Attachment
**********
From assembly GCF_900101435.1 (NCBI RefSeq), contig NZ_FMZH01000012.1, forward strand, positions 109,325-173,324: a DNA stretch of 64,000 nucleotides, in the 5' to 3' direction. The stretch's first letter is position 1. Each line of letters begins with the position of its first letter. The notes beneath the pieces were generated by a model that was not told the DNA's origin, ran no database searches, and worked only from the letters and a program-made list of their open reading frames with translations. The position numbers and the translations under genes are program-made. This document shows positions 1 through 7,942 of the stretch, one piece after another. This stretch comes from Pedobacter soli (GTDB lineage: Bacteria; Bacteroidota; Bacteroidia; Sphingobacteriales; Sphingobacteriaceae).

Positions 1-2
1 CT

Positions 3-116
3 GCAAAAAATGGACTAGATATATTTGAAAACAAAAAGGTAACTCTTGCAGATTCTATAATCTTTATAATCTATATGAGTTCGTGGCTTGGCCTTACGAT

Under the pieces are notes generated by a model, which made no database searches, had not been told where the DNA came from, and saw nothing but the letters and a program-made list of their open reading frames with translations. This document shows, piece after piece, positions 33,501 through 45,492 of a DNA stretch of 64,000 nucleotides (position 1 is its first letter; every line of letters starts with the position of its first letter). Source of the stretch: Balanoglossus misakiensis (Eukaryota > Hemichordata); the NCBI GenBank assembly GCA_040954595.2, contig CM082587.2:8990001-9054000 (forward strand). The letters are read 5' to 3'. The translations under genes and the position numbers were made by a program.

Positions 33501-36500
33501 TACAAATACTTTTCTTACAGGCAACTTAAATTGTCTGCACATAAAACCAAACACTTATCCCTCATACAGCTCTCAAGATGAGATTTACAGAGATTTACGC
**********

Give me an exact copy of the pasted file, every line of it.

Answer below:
From assembly GCF_900101435.1 (NCBI RefSeq), contig NZ_FMZH01000012.1, forward strand, positions 109,325-173,324: a DNA stretch of 64,000 nucleotides, in the 5' to 3' direction. The stretch's first letter is position 1. Each line of letters begins with the position of its first letter. The notes beneath the pieces were generated by a model that was not told the DNA's origin, ran no database searches, and worked only from the letters and a program-made list of their open reading frames with translations. The position numbers and the translations under genes are program-made. This document shows positions 1 through 7,942 of the stretch, one piece after another. This stretch comes from Pedobacter soli (GTDB lineage: Bacteria; Bacteroidota; Bacteroidia; Sphingobacteriales; Sphingobacteriaceae).

Positions 1-2
1 CT

Positions 3-116
3 GCAAAAAATGGACTAGATATATTTGAAAACAAAAAGGTAACTCTTGCAGATTCTATAATCTTTATAATCTATATGAGTTCGTGGCTTGGCCTTACGAT

Under the pieces are notes generated by a model, which made no database searches, had not been told where the DNA came from, and saw nothing but the letters and a program-made list of their open reading frames with translations. This document shows, piece after piece, positions 33,501 through 45,492 of a DNA stretch of 64,000 nucleotides (position 1 is its first letter; every line of letters starts with the position of its first letter). Source of the stretch: Balanoglossus misakiensis (Eukaryota > Hemichordata); the NCBI GenBank assembly GCA_040954595.2, contig CM082587.2:8990001-9054000 (forward strand). The letters are read 5' to 3'. The translations under genes and the position numbers were made by a program.

Positions 33501-36500
33501 TACAAATACTTTTCTTACAGGCAACTTAAATTGTCTGCACATAAAACCAAACACTTATCCCTCATACAGCTCTCAAGATGAGATTTACAGAGATTTACGC